I have been politically perplexed.
I mean truly befuddled.
There are at least a few people in my social circles who are supporters of Donald Trump. Granted they are relatively few in number, but there are enough there to cause me concern. These are people who, on the whole, are really quite nice and have shown no previous interest in bringing about the apocalypse. In a few cases, I actually have close relationships with these people. I thought I knew them. What gives? After a period of serious meditation and a herculean effort in "giving the benefit of the doubt," I think I just might have an answer. To explain it, I need to engage in a protracted simile.
Huddle up, kids. It's storytime with Uncle Jonny and he's going to tell you all about an era called the Eighties.
There might never have been another era more about appearances and conspicuous consumption. The clothes were neat and angled. No baggies. The hair was high, about a whole can's worth of Aquanet a day. If you were a musician then the need for a sharp, glamorous appearance was all the more important for after all, your face had to play well on MTV. There was quite a health craze as well with aerobics and Jane Fonda asking if we were "ready to do the workout."
Five guys pop up in the middle of this image-conscious society. They run contrary to the whole regime. They don't care what they look like in their tattered t-shirts and ripped leather pants. They don't care about health and they aren't going to be doing dancerise any time soon as cigarettes dangle from their lips and they drink entire bottles of Jack Daniels through a straw. They don't care about society. They don't care about rules. They don't care about you. And why would they? Given the sheer volume of drugs and alcohol they consume, they don't even care about themselves.
They are Guns N Roses. When they were firing on all cylinders in 1988-89, they were probably music's finest example of heavy, trashy, rock n roll. Their legendary record Appetite for Destruction is still a model for any band wanting to release a set of dirty, raw, rebellious, in-your-effin-face rock. Do yourself a favor. Find a copy of Appetite, either digital or vinyl for the faithful, and just play the first track. "Welcome to the Jungle" starts out with that ragged riff from Slash then builds with Duff's thunderous bassline until Axl basically spits into the mic and the band launches into the main song. Tell me you aren't playing air guitar when you hear it.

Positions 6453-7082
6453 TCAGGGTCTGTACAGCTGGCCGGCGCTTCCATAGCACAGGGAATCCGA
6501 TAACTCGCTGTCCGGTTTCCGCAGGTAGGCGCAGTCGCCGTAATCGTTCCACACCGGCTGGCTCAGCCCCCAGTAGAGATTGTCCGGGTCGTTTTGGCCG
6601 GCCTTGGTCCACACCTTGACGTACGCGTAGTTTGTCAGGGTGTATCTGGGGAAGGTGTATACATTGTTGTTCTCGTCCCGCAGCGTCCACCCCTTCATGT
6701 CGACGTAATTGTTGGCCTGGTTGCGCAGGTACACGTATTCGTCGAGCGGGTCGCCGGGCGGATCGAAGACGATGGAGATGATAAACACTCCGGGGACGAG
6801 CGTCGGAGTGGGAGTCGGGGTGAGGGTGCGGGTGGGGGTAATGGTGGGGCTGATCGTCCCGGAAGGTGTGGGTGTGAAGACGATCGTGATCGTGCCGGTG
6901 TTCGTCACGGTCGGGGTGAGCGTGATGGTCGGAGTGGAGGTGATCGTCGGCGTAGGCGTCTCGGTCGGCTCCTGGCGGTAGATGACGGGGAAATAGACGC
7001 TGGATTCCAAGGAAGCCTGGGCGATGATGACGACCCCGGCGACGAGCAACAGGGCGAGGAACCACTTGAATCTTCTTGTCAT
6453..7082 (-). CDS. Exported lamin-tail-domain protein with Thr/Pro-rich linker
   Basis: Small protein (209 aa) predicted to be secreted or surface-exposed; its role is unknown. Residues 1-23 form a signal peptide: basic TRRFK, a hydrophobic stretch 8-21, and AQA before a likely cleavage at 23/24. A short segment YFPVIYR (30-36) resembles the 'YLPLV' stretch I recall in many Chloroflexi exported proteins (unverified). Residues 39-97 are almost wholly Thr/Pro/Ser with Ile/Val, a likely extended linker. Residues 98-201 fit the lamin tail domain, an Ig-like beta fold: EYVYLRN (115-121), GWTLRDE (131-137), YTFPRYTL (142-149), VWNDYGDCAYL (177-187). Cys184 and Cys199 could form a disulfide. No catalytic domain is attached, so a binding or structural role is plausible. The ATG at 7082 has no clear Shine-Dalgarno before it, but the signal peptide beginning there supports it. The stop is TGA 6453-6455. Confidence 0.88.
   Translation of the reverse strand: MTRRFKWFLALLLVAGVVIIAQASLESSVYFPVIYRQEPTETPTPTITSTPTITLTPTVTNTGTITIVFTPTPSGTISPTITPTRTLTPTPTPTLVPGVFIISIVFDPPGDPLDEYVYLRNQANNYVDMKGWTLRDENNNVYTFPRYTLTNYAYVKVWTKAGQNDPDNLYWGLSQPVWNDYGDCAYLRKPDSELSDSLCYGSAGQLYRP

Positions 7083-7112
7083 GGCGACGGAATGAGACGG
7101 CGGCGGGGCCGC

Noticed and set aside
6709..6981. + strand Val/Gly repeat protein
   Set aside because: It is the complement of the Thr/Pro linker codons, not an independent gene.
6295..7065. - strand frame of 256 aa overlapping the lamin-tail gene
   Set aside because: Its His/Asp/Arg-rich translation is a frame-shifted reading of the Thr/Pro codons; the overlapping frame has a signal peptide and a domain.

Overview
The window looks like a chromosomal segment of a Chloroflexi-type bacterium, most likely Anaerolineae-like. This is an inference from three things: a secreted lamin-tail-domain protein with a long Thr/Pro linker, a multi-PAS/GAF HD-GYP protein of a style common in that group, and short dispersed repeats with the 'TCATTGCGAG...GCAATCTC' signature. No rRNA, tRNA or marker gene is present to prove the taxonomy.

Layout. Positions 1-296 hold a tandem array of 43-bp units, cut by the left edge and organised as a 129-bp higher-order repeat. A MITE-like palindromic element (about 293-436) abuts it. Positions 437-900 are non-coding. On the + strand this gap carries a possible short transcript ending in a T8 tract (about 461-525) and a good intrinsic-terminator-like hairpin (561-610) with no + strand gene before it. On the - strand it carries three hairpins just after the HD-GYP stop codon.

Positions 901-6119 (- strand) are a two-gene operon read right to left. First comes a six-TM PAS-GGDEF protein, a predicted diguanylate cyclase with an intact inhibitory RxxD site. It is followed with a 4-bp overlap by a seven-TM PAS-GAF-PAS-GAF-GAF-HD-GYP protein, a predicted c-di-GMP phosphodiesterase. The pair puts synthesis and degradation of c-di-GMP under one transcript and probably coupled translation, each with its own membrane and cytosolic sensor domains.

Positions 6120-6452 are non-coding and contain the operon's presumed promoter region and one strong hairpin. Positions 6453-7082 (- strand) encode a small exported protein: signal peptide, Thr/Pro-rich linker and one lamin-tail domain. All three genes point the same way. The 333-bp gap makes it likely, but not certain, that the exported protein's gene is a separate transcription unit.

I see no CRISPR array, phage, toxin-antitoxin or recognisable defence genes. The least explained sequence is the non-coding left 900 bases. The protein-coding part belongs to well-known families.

I loved it. If you asked me why at the time, I probably would have made statements similar to many other fans. "It's raw! It's real! They tell it like it is!"
To really make this comparison with Trump, I need to examine just where 18 year-old Jon was emotionally and psychologically when this band arrived on the scene.
I was hurt, I was scared, but I wanted to be strong. High school had just ended, mercifully bringing to an end four years of bullying. I knew I never wanted to go through that again. I was also very angry. No, filled with hate is probably a more accurate description. Something had been taken from me. I would never feel completely secure or trusting around people again. I figured that if I listened to Guns N Roses, looked like them, and behaved like them, it would act as a form of sonic and visual barbed wire, projecting a message of "stay away." "Sure, that kid is real skinny. But look at him. He's probably carrying a knife and he's just crazy enough to use it." There's a strength in that and when you've felt threatened long enough, the mind tends to see things in binary terms. I either stand now and protect myself or suffer more.